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Die Enttäuschung - Die Enttäuschung

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Artist: Die Enttäuschung

Album: Die Enttäuschung

Label: Intakt

Review date: Sep. 6, 2007

Die Enttäuschung first made their name as the purveyors of reimagined tunes from the catalog of Thelonious Monk. Their debut, self-titled LP, released in 1995, was their first bit of Monk-mania, and it was followed by a CD on Grob, and, in 2004, Monk's Casino, a collaboration with Alexander Von Schlippenbach on which the group winds energetically through the whole of Monk's oeuvre in just three discs' time. In recent years, however, DieEnttäuschung have parted ways with their sunglasses-clad muse; on a LP on the Crouton label, and this new disc (both self-titled, of course), the quartet have begun to offer up their own compositions. The tradition of honing one's skills playing the work of another has a long history in jazz, and while the gentlemen who make up DieEnttäuschung had no need to prove their mettle back in 1995, it's not a stretch to think that the attention gained while covering Monk has likely helped in cultivating a following now hungry for the quartet's own material.

Axel Dörner is Die Enttäuschung's best known member, though those coming to Die Enttäuschung via the Berliner's mutations of his trumpet's tone will likely be surprised. While the disc is imbued with enough playful idiosyncrasies to make a traditionalist cringe, it contains quantities of melody, rhythm and swing not often heard in conjunction with Dörner's name. The influence of playing Monk tunes for so long may have had a lasting effect on the band, and while there's very little material that's noticeably reminiscent of Monk, there's a tone to some of the music that seems a holdover from the band's earlier days. A lean sparsity is exhibited through much of the album, and even when all four men are playing at once, there's little sense of overcrowding. Dörner and bass clarinetist Rudi Mahall engage in plenty of counterpoint, and their interplay, even when working in unison, is often almost conversant, full of statements, replies and repetitions. One tends to play around the other, coming together to state a track's theme, and subtly pulling apart for a bit of extracurricular melodic modification on the side. Die Enttäuschung's rhythm section, consisting of Jan Roder on bass and Uli Jennessen on drums, tends to take a back seat to Mahall and Dörner, both in terms of the mixing of the session(s) and the actual music they play. Roder's bass is a near constant voice in the music, but his smartly accented lines stay well behind the trumpet and bass clarinet, with little chance for solos or his own chance at playing something off of his instrument's beaten path. Jennessen has a bit more room to flex his musical muscle, though his percussion is easily missed at its rather muffled level; the snappy report of his drums and cymbals only truly shines when his playing forces an increase in volume.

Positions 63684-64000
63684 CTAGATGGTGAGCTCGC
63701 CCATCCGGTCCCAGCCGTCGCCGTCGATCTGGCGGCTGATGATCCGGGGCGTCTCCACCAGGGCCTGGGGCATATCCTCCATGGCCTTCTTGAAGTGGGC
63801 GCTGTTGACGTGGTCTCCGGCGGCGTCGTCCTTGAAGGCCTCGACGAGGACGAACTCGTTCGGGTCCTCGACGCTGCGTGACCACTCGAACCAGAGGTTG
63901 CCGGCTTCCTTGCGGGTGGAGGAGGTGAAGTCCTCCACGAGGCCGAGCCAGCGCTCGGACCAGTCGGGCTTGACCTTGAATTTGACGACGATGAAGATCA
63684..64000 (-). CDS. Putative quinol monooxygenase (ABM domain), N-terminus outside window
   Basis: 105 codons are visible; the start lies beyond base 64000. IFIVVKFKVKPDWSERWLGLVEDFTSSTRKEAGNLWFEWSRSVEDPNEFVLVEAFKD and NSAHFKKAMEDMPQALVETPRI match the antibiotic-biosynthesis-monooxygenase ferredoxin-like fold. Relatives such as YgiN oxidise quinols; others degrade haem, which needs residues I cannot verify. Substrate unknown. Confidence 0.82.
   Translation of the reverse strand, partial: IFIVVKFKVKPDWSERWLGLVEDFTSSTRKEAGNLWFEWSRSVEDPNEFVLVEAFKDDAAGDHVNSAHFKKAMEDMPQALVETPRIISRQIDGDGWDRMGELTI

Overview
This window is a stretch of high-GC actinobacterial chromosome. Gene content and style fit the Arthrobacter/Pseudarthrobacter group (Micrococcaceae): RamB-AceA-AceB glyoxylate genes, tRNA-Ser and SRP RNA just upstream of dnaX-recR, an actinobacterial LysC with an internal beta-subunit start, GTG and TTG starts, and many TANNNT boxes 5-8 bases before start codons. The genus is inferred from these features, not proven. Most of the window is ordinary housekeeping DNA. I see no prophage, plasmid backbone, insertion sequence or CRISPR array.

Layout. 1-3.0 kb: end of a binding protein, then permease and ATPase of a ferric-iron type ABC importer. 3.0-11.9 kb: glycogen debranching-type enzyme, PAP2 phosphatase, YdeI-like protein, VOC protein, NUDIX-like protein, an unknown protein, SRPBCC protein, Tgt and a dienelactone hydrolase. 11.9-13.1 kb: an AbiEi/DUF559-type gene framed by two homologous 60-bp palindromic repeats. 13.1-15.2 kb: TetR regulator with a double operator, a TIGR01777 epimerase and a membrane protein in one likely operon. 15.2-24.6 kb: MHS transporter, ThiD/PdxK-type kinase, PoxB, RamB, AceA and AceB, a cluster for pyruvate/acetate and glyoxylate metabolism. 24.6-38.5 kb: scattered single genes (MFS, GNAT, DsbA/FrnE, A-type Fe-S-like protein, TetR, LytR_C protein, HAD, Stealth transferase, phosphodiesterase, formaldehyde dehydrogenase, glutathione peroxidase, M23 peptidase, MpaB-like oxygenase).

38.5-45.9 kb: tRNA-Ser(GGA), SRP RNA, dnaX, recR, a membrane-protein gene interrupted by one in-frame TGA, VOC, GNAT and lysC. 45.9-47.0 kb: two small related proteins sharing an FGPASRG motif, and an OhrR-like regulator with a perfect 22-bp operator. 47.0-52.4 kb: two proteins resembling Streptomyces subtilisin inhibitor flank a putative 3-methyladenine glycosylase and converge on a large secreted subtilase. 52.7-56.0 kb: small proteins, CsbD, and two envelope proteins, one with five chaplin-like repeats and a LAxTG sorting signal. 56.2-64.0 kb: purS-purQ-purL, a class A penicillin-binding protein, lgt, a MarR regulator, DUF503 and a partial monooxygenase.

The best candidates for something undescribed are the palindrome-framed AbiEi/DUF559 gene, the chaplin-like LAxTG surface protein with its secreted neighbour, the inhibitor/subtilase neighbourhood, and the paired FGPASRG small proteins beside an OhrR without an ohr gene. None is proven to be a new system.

Mahall represents the album's compositional majority, though by only a slim margin. Jennessen and Dörner add four and five selections, respectively, with Roder contributing a single track. There aren't drastic differences in each man's writing style for the quartet, though Dörner's pieces tend to allow the most room for extended solos and experimentation, and some of Jennessen's work is the most anchored in a cool melodicism. Still, Die Enttäuschung prove a group well in concert stylistically, with a tight cohesion that's not so constricting as to be suffocating. They might have made their start covering Monk, but the quartet's move to their own material contains very little of the disappointment that serves as their moniker.

By Adam Strohm

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